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Suggested Citation:"1 Introduction." National Academies of Sciences, Engineering, and Medicine. 2015. Bringing Public Health into Urban Revitalization: Workshop Summary. Washington, DC: The National Academies Press. doi: 10.17226/21831.
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1


Introduction
1

On November 10, 2014, the National Academies of Sciences, Engineering, and Medicine’s Roundtable on Environmental Health Sciences, Research, and Medicine held a workshop titled Bringing Public Health into Urban Revitalization. This workshop represents the Roundtable members’ long-standing interest in and growing appreciation of the ways in which the urban environment, conceived broadly from factors such as air quality and walkability to factors such as access to fresh foods and social support systems, can affect health. Individuals and organizations are investigating and experimenting with ways to improve public health by influencing such factors in cities across the United States. This can be a broad, multidisciplinary undertaking involving not only public health professionals but also experts from such areas as architecture, business, economics, marketing, sociology and social work, and urban design.

A particularly valuable opportunity to improve public health arises when an urban area is being redesigned and rebuilt following some type of serious disruption, whether it is caused by a sudden physical event, such as a hurricane or earthquake, or steady economic and social decline that may have occurred over decades. The purpose of the workshop was to explore the various opportunities to reimagine the built environment in a city and to increase the role of health promotion and protection during the process of urban revitalization. The workshop focused on case studies from three U.S. cities: Washington, DC; Detroit, Michigan; and New York City. Each of these urban areas recently engaged in rebuilding and revitalization efforts,

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1 The planning committee’s role was limited to planning the workshop, and the workshop summary has been prepared by the workshop rapporteurs as a factual summary of what occurred at the workshop. Statements, recommendations, and opinions expressed are those of the individual presenters and participants and are not necessarily endorsed or verified by the National Academies of Sciences, Engineering, and Medicine, and they should not be construed as reflecting any group consensus.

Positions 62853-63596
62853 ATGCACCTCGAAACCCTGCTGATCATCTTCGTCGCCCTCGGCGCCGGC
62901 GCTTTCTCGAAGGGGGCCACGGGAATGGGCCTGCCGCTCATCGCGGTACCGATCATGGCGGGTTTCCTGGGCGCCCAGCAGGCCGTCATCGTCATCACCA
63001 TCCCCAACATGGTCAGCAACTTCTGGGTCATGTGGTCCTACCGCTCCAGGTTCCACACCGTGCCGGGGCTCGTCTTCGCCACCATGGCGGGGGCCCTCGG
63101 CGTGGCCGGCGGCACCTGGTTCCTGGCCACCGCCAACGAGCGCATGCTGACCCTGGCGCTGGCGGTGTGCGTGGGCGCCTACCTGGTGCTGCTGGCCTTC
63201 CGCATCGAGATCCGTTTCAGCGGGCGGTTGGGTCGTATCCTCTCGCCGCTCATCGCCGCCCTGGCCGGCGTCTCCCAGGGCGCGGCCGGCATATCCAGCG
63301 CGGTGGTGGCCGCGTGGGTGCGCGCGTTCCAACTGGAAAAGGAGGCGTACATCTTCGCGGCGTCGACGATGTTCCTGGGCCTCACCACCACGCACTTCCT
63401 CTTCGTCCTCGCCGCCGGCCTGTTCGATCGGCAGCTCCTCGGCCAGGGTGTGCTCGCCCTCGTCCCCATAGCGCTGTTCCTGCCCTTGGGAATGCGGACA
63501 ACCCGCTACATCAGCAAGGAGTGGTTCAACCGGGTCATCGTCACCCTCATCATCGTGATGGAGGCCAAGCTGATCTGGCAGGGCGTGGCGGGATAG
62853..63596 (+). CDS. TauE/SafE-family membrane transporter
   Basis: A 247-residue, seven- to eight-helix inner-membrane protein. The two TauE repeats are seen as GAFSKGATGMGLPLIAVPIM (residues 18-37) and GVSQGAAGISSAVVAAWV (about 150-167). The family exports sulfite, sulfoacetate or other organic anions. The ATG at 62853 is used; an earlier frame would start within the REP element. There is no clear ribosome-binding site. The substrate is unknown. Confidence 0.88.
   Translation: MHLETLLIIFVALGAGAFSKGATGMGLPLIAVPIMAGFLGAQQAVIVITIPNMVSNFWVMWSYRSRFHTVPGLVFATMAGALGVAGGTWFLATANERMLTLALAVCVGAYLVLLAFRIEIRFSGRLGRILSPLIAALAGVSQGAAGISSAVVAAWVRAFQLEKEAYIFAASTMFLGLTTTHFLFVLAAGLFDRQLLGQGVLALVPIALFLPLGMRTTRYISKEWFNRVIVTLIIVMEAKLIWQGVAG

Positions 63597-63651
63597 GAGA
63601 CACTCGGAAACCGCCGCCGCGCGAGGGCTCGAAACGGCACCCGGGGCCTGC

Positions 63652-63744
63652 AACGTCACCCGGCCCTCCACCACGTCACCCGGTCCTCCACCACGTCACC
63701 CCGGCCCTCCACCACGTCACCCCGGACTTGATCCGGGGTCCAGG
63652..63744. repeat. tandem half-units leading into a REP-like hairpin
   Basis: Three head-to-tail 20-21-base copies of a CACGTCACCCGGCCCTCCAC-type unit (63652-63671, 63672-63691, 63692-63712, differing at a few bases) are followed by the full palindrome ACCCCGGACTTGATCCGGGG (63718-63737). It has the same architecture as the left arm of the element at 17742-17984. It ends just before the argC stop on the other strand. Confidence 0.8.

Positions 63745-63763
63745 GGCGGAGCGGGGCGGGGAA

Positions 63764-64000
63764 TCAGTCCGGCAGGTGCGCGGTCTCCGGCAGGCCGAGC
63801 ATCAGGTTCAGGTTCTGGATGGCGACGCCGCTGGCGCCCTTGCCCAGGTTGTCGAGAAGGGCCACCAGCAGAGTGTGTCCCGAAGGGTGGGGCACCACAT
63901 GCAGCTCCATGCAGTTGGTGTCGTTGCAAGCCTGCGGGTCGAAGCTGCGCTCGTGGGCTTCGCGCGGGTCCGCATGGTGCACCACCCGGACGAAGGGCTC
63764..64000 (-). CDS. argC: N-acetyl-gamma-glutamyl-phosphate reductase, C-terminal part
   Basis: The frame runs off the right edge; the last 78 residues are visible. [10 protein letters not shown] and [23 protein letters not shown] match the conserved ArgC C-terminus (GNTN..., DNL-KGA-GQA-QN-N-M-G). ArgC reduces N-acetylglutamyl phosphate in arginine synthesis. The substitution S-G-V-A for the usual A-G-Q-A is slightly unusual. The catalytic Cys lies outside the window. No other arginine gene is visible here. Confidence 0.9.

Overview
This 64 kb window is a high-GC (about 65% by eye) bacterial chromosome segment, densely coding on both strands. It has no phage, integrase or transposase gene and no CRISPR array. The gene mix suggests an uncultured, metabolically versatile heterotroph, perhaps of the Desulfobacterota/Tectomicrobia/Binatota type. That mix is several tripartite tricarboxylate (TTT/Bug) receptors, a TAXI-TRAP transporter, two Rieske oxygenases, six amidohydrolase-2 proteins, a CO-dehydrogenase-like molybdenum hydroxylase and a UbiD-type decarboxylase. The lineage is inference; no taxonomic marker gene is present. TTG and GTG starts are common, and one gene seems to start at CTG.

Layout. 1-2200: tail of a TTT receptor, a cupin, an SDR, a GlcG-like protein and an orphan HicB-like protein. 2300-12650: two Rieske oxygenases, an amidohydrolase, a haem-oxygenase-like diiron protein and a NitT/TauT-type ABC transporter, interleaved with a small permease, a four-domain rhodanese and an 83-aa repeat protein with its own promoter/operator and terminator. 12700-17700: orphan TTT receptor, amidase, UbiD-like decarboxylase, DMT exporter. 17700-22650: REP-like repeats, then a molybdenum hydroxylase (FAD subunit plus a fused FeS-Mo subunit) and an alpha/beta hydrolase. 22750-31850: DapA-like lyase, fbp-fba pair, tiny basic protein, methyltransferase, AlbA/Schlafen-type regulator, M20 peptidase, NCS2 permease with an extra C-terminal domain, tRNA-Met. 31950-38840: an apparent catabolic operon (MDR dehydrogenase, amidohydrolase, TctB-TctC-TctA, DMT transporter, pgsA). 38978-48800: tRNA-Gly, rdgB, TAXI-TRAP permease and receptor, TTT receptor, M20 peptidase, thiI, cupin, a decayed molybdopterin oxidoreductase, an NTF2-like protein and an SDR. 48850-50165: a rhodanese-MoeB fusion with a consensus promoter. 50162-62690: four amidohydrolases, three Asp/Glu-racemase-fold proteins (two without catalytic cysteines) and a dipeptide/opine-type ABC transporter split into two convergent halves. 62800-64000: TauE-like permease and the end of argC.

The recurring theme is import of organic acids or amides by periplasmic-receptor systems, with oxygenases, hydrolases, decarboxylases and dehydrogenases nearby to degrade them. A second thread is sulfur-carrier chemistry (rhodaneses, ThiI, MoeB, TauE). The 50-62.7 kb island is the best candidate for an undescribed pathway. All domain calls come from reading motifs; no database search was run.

Suggested Citation:"1 Introduction." National Academies of Sciences, Engineering, and Medicine. 2015. Bringing Public Health into Urban Revitalization: Workshop Summary. Washington, DC: The National Academies Press. doi: 10.17226/21831.
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the impetus for which was unique to the specific city. These three cities face not only similar but also different challenges, and the rebuilding and revitalization efforts are in different stages of implementation. By examining and comparing the role of public health in these different revitalization efforts, it is possible to gain a broad sense of where the various challenges and opportunities lie in this area. The workshop statement of task is provided in Box 1-1.

ORGANIZATION OF THE SUMMARY

The following is a summary and synthesis of the presentations and discussions that took place during the workshop. When reading the summary, it is important to keep in mind that the opinions expressed and any recommendations made are those of the individual speakers themselves and do not represent the position of the Institute of Medicine or the National Academies of Sciences, Engineering and Medicine. The purpose of the Roundtable on Environmental Health Sciences, Research, and Medicine is to provide a mechanism for interested parties to meet and discuss sensitive and difficult environmental issues in a neutral setting. The Roundtable fosters dialogue about these issues, but it does not provide recommendations or try to find a consensus.

BOX 1-1
Statement of Task

An ad hoc committee will plan and conduct a 1-day, public workshop exploring issues related to the redesign of major American cities. The workshop will use two to four case studies of cities in decline currently undergoing major revitalization or reimagining of the built environment. The workshop will explore different causes of urban decay, the environmental health impact of that decay, and potential strategies to improve the built environment to protect and promote human health. The committee will identify specific topics to be addressed, develop the agenda, select and invite speakers and other participants, and moderate the discussions. An individually authored full-length workshop summary and a brief workshop summary will be prepared by a designated rapporteur in accordance with institutional guidelines.

Suggested Citation:"1 Introduction." National Academies of Sciences, Engineering, and Medicine. 2015. Bringing Public Health into Urban Revitalization: Workshop Summary. Washington, DC: The National Academies Press. doi: 10.17226/21831.